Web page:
The third release from Mouth Painter works more as a soundtrack than perhaps an album proper. The band sequences it in such a way that it showcases their various shades with a slightly Psilocybic flow. The edges of the album glow with an earthen aura as they ease in with noise-psych instrumentals and move into the pastoral recline of the country crooner “A Yardin’ I Once Went.” With the entwined vocals of Barry Walker Jr. and Valerie Osterberg floating in on a sun-ripple haze atop a lacing of flute and Walker’s pedal steel, the song exemplifies the album’s hold, but doesn’t define it. Propulsive pop seeps in through the seems just one song later. Kosmiche rivulets of German Progressive take hold one song further, but the band weaves the shifting tone like a well-woven mixtape, finding the common threads and pulling them tight.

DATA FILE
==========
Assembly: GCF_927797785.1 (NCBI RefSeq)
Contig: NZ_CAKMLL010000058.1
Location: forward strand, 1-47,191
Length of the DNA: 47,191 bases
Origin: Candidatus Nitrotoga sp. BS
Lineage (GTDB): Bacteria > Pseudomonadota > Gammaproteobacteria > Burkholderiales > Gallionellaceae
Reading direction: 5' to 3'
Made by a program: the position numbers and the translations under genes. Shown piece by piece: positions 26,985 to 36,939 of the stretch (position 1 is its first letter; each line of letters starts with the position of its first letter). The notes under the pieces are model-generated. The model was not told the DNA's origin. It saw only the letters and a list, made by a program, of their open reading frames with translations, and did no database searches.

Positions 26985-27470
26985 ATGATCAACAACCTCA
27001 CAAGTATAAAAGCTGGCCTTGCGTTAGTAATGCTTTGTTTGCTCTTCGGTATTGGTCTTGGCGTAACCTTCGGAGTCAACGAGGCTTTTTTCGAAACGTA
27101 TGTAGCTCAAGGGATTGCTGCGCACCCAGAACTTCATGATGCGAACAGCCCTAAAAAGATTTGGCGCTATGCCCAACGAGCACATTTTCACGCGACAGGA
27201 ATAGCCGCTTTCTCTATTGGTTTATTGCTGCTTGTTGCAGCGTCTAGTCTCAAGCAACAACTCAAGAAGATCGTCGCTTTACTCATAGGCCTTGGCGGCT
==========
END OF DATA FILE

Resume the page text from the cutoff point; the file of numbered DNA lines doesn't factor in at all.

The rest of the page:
When Walker takes the mic, his songs have a leathered weariness to them, something that didn’t quite crack through on his instrumental offerings, though the deep pangs of melancholy that were present in his playing on Shoulda Zenith, come through here as well, aided ably by Osterberg’s breezy flute. The band even reach No Other depths of desperation on closer “Richard of Augite” feeling like a proper sequel to Clark’s “Silver Raven.” The cinematic hand behind the album never quite disappears into the darkness, always urging the album toward an ebb and flow — sanguine stretches give way to stark instrumentals while Osterberg’s soothing leads tangle with Walker’s bouts of high plains loneliness. Tropicale Moon winds up a desert portrait, scratched by sand and calmed by evening winds. The band’s refusal to settle into style becomes its greatest asset, creating a cosmic country journey worth picking apart time after time.
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